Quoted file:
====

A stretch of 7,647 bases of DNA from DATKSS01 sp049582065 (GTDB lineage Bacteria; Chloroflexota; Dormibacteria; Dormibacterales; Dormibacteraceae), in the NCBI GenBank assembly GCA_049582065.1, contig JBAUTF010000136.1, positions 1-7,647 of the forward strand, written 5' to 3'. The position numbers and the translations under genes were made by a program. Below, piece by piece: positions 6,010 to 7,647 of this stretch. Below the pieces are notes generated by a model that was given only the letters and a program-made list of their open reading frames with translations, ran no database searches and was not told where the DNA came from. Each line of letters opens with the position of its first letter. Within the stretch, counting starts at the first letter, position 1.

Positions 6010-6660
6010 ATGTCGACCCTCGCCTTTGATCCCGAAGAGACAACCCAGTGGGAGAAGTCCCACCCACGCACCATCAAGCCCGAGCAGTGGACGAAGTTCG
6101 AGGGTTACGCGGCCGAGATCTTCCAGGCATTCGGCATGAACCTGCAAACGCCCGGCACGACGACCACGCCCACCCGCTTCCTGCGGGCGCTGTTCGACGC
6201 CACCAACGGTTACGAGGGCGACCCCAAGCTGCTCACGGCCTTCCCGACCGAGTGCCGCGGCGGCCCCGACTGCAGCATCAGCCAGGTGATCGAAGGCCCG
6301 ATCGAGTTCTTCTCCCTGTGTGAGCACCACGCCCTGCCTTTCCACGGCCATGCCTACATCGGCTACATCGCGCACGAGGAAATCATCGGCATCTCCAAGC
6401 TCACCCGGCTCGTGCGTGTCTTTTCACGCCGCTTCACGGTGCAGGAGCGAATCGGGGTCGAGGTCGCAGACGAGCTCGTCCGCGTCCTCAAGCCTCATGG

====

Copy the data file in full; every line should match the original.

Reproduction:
A stretch of 7,647 bases of DNA from DATKSS01 sp049582065 (GTDB lineage Bacteria; Chloroflexota; Dormibacteria; Dormibacterales; Dormibacteraceae), in the NCBI GenBank assembly GCA_049582065.1, contig JBAUTF010000136.1, positions 1-7,647 of the forward strand, written 5' to 3'. The position numbers and the translations under genes were made by a program. Below, piece by piece: positions 6,010 to 7,647 of this stretch. Below the pieces are notes generated by a model that was given only the letters and a program-made list of their open reading frames with translations, ran no database searches and was not told where the DNA came from. Each line of letters opens with the position of its first letter. Within the stretch, counting starts at the first letter, position 1.

Positions 6010-6660
6010 ATGTCGACCCTCGCCTTTGATCCCGAAGAGACAACCCAGTGGGAGAAGTCCCACCCACGCACCATCAAGCCCGAGCAGTGGACGAAGTTCG
6101 AGGGTTACGCGGCCGAGATCTTCCAGGCATTCGGCATGAACCTGCAAACGCCCGGCACGACGACCACGCCCACCCGCTTCCTGCGGGCGCTGTTCGACGC
6201 CACCAACGGTTACGAGGGCGACCCCAAGCTGCTCACGGCCTTCCCGACCGAGTGCCGCGGCGGCCCCGACTGCAGCATCAGCCAGGTGATCGAAGGCCCG
6301 ATCGAGTTCTTCTCCCTGTGTGAGCACCACGCCCTGCCTTTCCACGGCCATGCCTACATCGGCTACATCGCGCACGAGGAAATCATCGGCATCTCCAAGC
6401 TCACCCGGCTCGTGCGTGTCTTTTCACGCCGCTTCACGGTGCAGGAGCGAATCGGGGTCGAGGTCGCAGACGAGCTCGTCCGCGTCCTCAAGCCTCATGG